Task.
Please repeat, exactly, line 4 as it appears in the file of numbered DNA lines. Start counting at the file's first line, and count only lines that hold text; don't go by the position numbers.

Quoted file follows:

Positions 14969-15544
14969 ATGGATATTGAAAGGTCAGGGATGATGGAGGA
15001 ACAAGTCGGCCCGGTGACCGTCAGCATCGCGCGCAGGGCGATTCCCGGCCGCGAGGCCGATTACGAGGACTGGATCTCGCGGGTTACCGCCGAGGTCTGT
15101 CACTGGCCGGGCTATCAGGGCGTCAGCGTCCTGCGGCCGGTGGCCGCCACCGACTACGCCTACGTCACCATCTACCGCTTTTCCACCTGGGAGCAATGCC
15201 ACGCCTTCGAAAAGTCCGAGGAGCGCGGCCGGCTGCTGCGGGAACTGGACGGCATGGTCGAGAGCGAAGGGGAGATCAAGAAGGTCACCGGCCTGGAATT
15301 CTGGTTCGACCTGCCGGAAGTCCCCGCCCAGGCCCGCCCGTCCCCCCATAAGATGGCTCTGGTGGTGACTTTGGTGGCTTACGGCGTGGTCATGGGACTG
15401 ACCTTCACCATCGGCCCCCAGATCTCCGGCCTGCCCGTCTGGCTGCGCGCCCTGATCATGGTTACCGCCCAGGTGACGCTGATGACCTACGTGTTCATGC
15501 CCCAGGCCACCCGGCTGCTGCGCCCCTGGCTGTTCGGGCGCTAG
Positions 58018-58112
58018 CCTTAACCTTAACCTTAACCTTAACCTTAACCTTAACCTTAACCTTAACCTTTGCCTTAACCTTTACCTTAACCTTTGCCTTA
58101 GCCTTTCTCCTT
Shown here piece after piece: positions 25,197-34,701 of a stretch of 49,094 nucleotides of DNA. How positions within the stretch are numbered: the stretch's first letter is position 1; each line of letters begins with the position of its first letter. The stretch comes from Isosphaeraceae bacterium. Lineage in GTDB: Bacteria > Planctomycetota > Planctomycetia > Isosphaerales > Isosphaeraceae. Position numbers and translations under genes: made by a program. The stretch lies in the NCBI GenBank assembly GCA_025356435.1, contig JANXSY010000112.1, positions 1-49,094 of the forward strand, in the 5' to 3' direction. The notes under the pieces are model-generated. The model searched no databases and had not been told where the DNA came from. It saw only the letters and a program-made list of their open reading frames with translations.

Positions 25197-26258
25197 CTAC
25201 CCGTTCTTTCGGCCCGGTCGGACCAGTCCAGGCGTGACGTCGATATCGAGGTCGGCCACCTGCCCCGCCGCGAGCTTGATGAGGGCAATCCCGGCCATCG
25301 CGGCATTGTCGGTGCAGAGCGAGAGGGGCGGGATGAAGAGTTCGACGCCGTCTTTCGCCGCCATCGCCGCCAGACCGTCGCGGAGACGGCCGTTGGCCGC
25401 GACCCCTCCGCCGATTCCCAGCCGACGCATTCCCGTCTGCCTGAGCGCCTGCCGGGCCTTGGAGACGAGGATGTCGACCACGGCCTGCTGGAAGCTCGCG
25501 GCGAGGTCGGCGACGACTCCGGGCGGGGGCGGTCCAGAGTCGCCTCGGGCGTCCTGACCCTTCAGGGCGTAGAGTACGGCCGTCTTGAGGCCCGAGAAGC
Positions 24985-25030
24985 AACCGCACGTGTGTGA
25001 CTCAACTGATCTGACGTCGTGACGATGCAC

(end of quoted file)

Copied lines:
15101 CACTGGCCGGGCTATCAGGGCGTCAGCGTCCTGCGGCCGGTGGCCGCCACCGACTACGCCTACGTCACCATCTACCGCTTTTCCACCTGGGAGCAATGCC